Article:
You have to like Jessica Rosenworcel, the newest Democratic member of the FCC. Not only does she personally embrace the new technology she’s charged with overseeing – tweeting her thoughts when she wants folks to know what she thinks – but she’s also showing a tendency for new thinking on the issues the FCC wrestles with that often break with orthodoxy.
A case in point is her September 24 tweet embracing secondary market spectrum transactions as, “…an important way to address growing demand for wireless capacity.”
Many, including me, agree with Commissioner Rosenworcel’s observation as just common sense. Chairman Genachowski has been among the most passionate prophets of a spectrum shortage, and secondary market transactions certainly fit his recent proclamation of “the need for speed” in all matters broadband.
After all, what could be more efficient than allowing wireless service providers who need more spectrum to buy it from companies that want to sell what they have? For the most part, however, it’s an idea that’s been popular on the right of the political spectrum than the left. Perhaps, as Bob Dylan foresaw, the times are a-changing.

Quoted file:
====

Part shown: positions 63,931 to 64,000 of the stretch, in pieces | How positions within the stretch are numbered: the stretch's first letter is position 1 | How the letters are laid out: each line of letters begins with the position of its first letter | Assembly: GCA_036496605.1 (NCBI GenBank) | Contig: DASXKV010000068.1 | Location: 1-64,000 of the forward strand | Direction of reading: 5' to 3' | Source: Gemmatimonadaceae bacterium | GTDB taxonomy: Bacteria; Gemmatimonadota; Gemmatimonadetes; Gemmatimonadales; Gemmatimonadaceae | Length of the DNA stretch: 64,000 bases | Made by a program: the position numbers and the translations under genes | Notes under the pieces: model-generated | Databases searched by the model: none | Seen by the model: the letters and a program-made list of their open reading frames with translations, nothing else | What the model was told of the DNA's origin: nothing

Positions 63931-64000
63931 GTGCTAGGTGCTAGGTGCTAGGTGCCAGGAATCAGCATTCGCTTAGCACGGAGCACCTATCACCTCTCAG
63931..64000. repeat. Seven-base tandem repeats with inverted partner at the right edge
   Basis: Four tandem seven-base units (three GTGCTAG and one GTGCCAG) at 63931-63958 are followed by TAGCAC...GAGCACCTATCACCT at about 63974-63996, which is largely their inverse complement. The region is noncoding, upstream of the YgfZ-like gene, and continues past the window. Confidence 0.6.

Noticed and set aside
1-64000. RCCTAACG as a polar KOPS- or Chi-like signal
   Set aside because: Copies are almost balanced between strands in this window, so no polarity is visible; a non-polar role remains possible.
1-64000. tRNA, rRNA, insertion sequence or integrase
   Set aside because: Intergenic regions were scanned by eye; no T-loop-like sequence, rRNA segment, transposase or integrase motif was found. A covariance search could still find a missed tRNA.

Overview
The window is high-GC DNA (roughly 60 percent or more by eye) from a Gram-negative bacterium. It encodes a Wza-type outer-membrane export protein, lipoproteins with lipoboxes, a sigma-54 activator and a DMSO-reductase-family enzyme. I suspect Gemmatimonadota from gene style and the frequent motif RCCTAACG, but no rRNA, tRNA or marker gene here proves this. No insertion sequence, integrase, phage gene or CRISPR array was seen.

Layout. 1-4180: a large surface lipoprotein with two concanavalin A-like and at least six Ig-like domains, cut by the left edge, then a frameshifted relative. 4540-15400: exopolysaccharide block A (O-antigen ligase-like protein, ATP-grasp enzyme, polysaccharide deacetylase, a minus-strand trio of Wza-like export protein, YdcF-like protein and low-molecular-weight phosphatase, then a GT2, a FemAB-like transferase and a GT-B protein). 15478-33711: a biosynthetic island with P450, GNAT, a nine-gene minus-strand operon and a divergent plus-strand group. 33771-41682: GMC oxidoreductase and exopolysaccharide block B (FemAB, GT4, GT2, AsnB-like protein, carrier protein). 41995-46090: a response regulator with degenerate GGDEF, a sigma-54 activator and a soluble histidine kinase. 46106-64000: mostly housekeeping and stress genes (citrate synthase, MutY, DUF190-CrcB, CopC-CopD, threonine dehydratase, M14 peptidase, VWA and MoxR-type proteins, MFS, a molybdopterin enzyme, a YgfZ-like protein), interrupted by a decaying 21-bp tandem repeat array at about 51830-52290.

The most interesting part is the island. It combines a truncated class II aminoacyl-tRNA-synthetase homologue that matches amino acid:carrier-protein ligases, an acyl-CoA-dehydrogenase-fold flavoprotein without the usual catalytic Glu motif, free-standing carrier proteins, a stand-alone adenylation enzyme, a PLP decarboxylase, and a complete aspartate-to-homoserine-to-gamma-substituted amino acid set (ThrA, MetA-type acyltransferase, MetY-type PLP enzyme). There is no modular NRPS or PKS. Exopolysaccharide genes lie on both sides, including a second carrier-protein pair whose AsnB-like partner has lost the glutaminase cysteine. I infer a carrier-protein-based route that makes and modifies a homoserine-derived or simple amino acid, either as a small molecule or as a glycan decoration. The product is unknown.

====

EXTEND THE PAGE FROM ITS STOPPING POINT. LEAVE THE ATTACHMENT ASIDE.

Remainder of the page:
Sales of spectrum licenses on the secondary market, which require FCC approval, won’t solve America’s spectrum problem by themselves. Reallocating more of the outsized amount of spectrum (perhaps two-thirds of total supply) from government agencies to commercial wireless is also necessary, and incentive spectrum auctions have an important role as well. Spectrum sharing is another idea worthy of exploration, though it’s largely untested in practice and many years away from having the widespread technology needed for it to work.
For now, secondary market transactions between willing buyers and willing sellers are the quickest way to address short-term data demand pressures – especially if regulators speed up the approval process. Resolving the spectrum challenge would be a big economic boon. As Rosenworcel also tweeted, wireless technology is contributing $4.5 trillion to the global economy. We can’t let that evaporate for lack of access to spectrum.
Hopefully, Commissioner Rosenworcel’s tweet is a leading indicator for her fellow Democrats, and the Commission as a whole, and hopefully the FCC can begin responding quickly to the marketplace. Our nation needs a dynamic, innovative wireless marketplace.